Though it failed to halt the Arab Spring in countries where its allies ruled, or to take advantage of uprisings in states like Syria to remove rulers it opposes, has Riyadh changed its priorities?

“I don’t think the way Saudi Arabia perceives its interests has changed one iota,” says the Asian diplomat. “The goal has always been to avoid any threat to Saudi rule and that means closing any avenue to change.”

The consensus among diplomats is that Saudi Arabia’s rulers felt an almost visceral hatred of the Arab Spring. “It was about change and change is a word Saudi rulers despise,” said the diplomat from North Africa.

It is for much the same reason, the same sources add, that the Saudis have been throwing money — as the WikiLeaks attest — at Sunni countries with large Shia populations, such as Lebanon, Iraq and Bahrain.

The North African diplomat speaks of “endless pressure” from Riyadh — something the leaked documents confirm — to prevent North African states from being courted by Iran.  

“As we speak the Saudis are spending lots of money across North Africa — including Libya, though our friends in Egypt might not want to acknowledge it, to cement ties with Sunni political groups like Ennahda and the Muslim Brotherhood,” says the diplomat.

An Egyptian diplomat confirms that Cairo is well aware of how far the Saudis are going with their Muslim Brotherhood overtures. “We are showing some unease about Riyadh’s direction,” he says.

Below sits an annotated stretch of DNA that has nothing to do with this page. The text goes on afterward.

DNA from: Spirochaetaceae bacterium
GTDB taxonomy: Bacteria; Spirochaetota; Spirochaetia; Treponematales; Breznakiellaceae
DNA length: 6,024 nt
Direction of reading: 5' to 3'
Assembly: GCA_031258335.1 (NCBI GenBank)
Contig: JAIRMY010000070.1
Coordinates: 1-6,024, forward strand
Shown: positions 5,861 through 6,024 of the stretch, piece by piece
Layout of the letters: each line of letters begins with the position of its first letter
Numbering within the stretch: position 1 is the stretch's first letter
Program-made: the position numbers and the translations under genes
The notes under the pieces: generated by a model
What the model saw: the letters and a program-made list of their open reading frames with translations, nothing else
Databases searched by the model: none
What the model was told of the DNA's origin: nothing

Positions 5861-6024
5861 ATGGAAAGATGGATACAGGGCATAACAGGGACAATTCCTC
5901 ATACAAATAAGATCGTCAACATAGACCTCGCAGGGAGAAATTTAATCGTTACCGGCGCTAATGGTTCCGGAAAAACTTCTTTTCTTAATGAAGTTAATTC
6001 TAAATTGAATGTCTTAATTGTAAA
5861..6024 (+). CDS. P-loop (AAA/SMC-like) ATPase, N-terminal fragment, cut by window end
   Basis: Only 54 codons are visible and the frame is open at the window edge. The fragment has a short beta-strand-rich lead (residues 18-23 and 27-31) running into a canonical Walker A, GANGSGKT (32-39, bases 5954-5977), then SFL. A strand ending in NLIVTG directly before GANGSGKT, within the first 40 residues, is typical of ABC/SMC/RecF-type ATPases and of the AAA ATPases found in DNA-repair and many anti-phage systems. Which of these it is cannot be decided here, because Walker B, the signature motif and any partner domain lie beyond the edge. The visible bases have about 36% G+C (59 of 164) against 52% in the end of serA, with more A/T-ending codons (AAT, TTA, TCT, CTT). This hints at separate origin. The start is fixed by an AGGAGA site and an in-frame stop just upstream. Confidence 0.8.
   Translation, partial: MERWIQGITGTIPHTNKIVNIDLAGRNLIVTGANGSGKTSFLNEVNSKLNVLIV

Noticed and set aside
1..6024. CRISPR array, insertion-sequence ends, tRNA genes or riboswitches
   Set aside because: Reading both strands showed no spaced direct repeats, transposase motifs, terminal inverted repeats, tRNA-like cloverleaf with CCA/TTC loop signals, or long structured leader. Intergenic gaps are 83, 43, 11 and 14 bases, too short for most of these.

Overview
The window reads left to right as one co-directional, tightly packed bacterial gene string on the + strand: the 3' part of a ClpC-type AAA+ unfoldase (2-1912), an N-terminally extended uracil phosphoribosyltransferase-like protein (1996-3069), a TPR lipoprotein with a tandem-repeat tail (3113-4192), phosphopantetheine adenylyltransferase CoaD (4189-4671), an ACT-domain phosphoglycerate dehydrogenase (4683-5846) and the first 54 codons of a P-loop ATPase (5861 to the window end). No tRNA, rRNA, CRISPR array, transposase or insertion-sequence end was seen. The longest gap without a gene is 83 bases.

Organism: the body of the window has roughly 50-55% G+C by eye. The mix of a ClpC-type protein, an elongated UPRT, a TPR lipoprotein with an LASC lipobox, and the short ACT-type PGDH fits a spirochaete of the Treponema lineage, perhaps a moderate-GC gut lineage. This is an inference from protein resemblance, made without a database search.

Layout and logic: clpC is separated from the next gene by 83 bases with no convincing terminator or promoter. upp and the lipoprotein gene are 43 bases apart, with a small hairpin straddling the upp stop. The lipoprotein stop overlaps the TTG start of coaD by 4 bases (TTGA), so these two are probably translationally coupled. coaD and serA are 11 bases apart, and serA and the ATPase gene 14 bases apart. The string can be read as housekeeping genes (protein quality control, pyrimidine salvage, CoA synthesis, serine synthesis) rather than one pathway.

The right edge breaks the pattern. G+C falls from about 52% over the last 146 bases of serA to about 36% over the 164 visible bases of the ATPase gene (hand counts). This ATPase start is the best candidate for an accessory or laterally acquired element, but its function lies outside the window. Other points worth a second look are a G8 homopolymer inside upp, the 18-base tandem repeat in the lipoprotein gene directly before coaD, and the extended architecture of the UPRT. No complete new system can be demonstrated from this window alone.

Western diplomats in Egypt, and diplomats who spoke to the Weekly from capitals across the region, say that faced with the countdown to an Iranian nuclear deal Saudi Arabia is determined to shore up the “Sunni front”. And if this means bringing the Muslim Brotherhood on board as partners, then so be it.

The Saudis are stitching together an odd patchwork of alliances in their bid to contain expanding Iranian-Shia influence.  

Documents already released by WikiLeaks show the extent of financial support Riyadh has provided Christian Lebanese political figures. And diplomats in Cairo and elsewhere in the region say Saudi support of “selected” Kurdish groups is an open secret.

Cairo may not be happy about the channels of communication Riyadh has opened with Egyptian Muslim Brotherhood leaders, just as Riyadh is aware it is an issue on which it must tread carefully but, says a senior Western diplomat who has served in the kingdom, the Egyptian authorities need not worry about any fall in the level of Saudi support it has received “even though Riyadh is disappointed with the performance of the Egyptian regime.”

The Saudis, say diplomats, are also constrained in their dealings with the Kurds by the need to accommodate Riyadh’s new ally Turkey.

Following the replacement of Saudi Arabia’s veteran foreign minister Saud Al-Faisal, who has been succeeded by Adel Al-Jubair, it is only to be expected that there will be a reassessment of the way Riyadh has pursued its foreign policy goals. Saudi diplomacy is now considering how best to attain it objectives in a region that has already passed through what Riyadh sees as disastrous changes since 2011, and which is set to face new challenges as Iran’s three decades of diplomatic isolation comes inexorably to an end.

Sources tell the Weekly that in his talks with leading Arab capitals Al-Jubair has injected new urgency into Riyadh’s strategy to shore up its own hegemony and limit the diplomatic damage that might ensue from the return of Tehran and possible empowerment of its allies in the Arab world. Saudi Arabia, they say, is growing impatient.